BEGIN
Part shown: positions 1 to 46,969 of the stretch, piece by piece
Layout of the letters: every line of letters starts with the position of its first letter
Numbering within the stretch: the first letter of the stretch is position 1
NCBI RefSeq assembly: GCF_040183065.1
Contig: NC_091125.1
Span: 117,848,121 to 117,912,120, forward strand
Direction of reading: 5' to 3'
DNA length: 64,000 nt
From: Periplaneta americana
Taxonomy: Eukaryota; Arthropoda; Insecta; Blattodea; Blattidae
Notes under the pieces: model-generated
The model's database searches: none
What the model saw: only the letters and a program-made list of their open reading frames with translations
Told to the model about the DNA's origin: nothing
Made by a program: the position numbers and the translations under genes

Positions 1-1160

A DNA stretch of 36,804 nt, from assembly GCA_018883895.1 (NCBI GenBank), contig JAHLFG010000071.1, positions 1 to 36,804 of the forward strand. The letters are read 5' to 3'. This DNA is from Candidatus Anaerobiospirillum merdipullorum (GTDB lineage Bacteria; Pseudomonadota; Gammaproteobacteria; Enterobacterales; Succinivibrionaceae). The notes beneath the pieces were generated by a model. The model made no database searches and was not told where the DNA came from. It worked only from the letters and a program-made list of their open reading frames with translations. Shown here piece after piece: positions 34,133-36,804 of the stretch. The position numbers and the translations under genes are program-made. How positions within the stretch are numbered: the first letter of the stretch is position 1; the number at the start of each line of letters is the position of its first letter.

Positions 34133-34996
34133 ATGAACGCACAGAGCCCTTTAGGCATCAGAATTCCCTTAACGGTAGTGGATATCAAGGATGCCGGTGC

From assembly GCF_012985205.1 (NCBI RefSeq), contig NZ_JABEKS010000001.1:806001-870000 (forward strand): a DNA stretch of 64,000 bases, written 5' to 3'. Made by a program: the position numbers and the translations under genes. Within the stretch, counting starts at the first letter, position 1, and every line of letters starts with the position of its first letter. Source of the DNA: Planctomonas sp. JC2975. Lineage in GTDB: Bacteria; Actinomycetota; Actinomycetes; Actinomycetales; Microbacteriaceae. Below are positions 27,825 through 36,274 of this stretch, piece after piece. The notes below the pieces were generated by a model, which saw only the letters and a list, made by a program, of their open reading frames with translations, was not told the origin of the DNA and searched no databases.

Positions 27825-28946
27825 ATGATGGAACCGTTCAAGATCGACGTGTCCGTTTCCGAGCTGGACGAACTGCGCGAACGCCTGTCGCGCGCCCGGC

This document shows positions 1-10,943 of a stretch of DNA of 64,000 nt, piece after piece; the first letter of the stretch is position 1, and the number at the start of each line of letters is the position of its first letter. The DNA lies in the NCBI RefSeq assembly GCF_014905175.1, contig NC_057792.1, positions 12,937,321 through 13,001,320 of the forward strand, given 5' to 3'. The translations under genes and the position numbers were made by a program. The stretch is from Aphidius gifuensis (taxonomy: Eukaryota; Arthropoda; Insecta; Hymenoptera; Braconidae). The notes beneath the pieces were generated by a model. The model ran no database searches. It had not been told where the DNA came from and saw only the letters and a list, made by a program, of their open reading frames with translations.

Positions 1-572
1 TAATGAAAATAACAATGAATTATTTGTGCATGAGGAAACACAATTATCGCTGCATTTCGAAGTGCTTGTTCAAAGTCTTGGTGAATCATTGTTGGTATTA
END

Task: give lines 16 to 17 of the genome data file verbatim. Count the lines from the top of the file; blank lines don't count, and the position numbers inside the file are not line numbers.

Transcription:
Positions 1-1160

A DNA stretch of 36,804 nt, from assembly GCA_018883895.1 (NCBI GenBank), contig JAHLFG010000071.1, positions 1 to 36,804 of the forward strand. The letters are read 5' to 3'. This DNA is from Candidatus Anaerobiospirillum merdipullorum (GTDB lineage Bacteria; Pseudomonadota; Gammaproteobacteria; Enterobacterales; Succinivibrionaceae). The notes beneath the pieces were generated by a model. The model made no database searches and was not told where the DNA came from. It worked only from the letters and a program-made list of their open reading frames with translations. Shown here piece after piece: positions 34,133-36,804 of the stretch. The position numbers and the translations under genes are program-made. How positions within the stretch are numbered: the first letter of the stretch is position 1; the number at the start of each line of letters is the position of its first letter.